British lawmaker from the opposition Labor Party, who accused British Prime Minister Boris Johnson of "lying," has been forcefully removed from the parliamentary session.
Dawn Butler, in her speech in the British Parliament House of Commons, criticized Johnson's last week statement where the country's leader asserted that Britain's vaccination drive has largely broken the link between infections and serious illness or death. Butler said that it was is a very dangerous statement as the new variants of coronavirus sweep through the nations and world.
"Poor people in the country have paid with their lives because the prime minister has spent the last 18 months misleading this House and the country," Butler said.
Johnson urged people last week to show caution when nearly all remaining COVID-19 restrictions are lifted in England. On July 19 England became the first nation in Britain to lift the legal requirement to wear masks and for people to socially distance. Johnson set a somber tone, defending his decision to lift most of the remaining restrictions by saying the four conditions the government set itself had been met, but also warning the country that more people would die from the coronavirus.
Noting that Johnson did not tell the truth to Parliament and that he lied to the public and lawmakers many times, Butler said she was disappointed by this situation.
"It is dangerous to lie in a pandemic," she said. "I am disappointed that the prime minister has not come to the House to correct the record and to correct the fact that he has lied to this House and the country over and over again."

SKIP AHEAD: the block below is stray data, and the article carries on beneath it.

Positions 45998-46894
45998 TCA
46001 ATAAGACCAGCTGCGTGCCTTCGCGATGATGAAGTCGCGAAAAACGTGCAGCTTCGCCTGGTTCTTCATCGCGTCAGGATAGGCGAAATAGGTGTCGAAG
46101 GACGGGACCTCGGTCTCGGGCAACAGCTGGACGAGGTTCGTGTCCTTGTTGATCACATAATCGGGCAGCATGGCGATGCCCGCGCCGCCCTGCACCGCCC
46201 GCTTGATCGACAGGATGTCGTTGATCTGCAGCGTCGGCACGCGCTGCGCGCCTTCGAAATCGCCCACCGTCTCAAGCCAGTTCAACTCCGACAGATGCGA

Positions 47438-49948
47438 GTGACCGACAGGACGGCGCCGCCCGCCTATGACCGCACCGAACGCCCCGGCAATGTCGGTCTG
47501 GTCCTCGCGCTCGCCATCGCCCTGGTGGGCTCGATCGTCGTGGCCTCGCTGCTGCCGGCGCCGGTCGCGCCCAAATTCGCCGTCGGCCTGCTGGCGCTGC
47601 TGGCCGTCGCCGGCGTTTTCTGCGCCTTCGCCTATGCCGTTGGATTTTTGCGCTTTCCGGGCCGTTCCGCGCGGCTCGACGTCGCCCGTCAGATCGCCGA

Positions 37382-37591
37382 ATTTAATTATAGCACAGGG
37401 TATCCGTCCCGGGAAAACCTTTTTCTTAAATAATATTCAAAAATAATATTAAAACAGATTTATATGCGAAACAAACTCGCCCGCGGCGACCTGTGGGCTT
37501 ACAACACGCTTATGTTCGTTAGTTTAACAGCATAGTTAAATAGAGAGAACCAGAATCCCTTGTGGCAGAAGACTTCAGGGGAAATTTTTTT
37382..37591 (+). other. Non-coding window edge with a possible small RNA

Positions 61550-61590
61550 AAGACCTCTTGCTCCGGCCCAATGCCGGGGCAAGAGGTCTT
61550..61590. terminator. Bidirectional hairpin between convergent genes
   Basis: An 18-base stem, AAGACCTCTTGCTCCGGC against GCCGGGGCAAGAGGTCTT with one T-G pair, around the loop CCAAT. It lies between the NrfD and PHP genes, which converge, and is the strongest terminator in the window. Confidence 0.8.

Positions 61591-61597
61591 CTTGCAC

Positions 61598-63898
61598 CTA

Thereupon, temporary deputy Commons Speaker Judith Cummins, who led the meeting in Parliament, interrupted Butler by demanding to withdraw her remarks about Johnson.
Cummins asked Butler to "reflect on her words" and "perhaps correct the record."
Butler, addressing the deputy speaker, said: "What would you rather – a weakened leg or a severed leg? At the end of the day the prime minister has lied to this House time and time again. It's funny that we get in trouble in this place for calling out the lie rather than the person lying."
"Somebody needs to tell the truth in this House," Butler said. She refused to correct the accusation of "lying" against the prime minister.
Cummins then proceeded to read out a statement in which Butler was ordered to "withdraw immediately from the House for the remainder of the day's sitting." Butler left her seat on the opposition backbenches and exited the chamber.